Culture Minister Joyce Kenkpen has launched a campaign titled “Let’s Save our Museum,” aimed at reclaiming stolen Liberian artifacts and the voluntary donation of new ones from artists.
Min. Kenkpen said the campaign comes at a time when the museum currently lacks enough artifacts for display, “therefore, there is an urgent need that Liberian artworks stolen during the civil war be collected, as well as the attraction of new ones.”
She added that due to the fact that the museum is almost empty, they are finding it difficult to reopen it now that the museum has been renovated to a state-of-the-art structure.
“We don’t want to open a museum with just handful of artifacts on display. It will be bad and this will not attract the visitors we expect. We need to fill the three floors of the museum with requisite artifacts, and this is what this campaign is about.
“The first tiers of the building contain memoirs of past presidents and cartographic materials related to Liberia’s cultural artifacts; and the second and third tiers of the museum that contain art galleries that illustrate Liberia’s artists does not have much pieces, and we need to fill them,” added Minister Joyce Kenkpen. The campaign, she stated, also includes rewards for those who willingly hand in any art piece.
Erected in 1862, and once housing the House of Legislature and Supreme Court of Liberia, the Liberia National Museum, the 154-year old building, is a national heritage structure standing at the corner of Broad and Buchanan Streets. It is one of the few remaining landmark structures that represent Liberia during “normal days,” as well as possessing important historical and cultural artifacts good for education and research.
Although the minister didn’t disclose the kinds of stolen artifacts the campaign will be focusing on, she said the heart of this vision is to collect half of the reported 5,800 pieces of arts and artifacts that were looted during the Liberian civil war from the museum, which now lies in American and European museums, and in the hands of private collectors in and out of Liberia.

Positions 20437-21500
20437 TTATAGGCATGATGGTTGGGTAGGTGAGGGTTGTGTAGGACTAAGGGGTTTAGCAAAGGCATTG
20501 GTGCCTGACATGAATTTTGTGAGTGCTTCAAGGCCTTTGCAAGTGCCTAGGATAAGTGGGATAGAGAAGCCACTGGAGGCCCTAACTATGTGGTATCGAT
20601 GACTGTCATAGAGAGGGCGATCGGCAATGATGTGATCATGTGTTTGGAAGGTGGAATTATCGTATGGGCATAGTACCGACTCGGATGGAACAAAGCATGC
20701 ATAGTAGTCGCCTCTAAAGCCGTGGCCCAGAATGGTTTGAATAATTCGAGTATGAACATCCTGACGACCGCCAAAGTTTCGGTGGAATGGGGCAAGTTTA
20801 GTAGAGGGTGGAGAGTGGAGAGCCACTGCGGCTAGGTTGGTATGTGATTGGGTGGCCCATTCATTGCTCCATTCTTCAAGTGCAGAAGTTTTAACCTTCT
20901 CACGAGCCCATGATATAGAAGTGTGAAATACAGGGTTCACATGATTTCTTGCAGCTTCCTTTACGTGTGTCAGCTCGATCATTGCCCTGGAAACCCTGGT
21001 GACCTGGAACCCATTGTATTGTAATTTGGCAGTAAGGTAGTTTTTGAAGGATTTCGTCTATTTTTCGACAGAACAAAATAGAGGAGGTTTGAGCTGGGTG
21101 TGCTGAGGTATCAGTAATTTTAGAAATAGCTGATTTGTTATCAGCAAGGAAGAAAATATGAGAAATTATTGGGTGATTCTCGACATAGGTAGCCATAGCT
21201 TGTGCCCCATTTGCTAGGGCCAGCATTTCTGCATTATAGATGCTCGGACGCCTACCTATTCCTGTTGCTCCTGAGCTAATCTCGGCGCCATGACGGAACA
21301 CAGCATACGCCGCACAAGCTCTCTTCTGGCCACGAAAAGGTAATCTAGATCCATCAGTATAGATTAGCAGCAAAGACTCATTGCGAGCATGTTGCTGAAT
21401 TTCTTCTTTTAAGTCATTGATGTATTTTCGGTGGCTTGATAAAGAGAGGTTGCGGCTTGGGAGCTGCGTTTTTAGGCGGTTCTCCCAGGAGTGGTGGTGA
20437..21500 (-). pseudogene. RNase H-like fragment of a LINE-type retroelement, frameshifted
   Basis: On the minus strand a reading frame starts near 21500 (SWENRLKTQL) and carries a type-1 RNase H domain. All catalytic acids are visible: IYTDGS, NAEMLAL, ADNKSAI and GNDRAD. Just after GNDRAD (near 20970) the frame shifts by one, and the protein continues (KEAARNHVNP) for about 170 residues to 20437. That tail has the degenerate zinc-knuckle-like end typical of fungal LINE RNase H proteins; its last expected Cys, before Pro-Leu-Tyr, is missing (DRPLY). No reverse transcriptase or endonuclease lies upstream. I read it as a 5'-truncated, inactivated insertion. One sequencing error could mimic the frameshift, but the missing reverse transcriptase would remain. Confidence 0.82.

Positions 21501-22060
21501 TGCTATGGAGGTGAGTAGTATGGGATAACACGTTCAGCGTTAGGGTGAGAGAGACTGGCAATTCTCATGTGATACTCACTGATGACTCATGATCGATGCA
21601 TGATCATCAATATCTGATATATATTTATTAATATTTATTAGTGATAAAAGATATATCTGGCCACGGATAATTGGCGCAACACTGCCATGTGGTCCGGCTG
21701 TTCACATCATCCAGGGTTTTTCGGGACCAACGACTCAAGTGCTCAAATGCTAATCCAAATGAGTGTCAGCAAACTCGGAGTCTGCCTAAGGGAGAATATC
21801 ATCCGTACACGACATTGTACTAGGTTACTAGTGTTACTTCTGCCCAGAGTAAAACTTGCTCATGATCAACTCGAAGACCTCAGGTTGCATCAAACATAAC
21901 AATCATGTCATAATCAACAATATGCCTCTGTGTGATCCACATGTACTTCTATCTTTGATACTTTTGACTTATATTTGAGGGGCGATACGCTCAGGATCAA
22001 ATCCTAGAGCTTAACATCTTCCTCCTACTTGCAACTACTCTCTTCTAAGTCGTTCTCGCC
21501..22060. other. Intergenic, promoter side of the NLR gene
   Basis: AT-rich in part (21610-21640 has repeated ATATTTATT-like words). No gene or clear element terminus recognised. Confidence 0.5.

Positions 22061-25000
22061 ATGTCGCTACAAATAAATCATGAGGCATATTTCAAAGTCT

“Right now, we have written these museums we know have Liberia’s artworks about the need for them to return them. And the discussion is ongoing fruitfully. Private collectors have also been written and local artists had been asked to voluntarily donate new pieces as well,” she said.
Meanwhile, the minister said the roof of the building, which used to leak so badly that several artifacts were damaged, has been changed, along with the broken wall running parallel to Buchanan Street. She added that the second and third tiers of the museum, which contain art galleries showcasing Liberian works of art, were badly damaged, but have now been transformed into modern structures.
In addition, Min. Kenkpen said the lack of electricity and pipe-borne water that hampered the smooth operation of the museum for years has been resolved.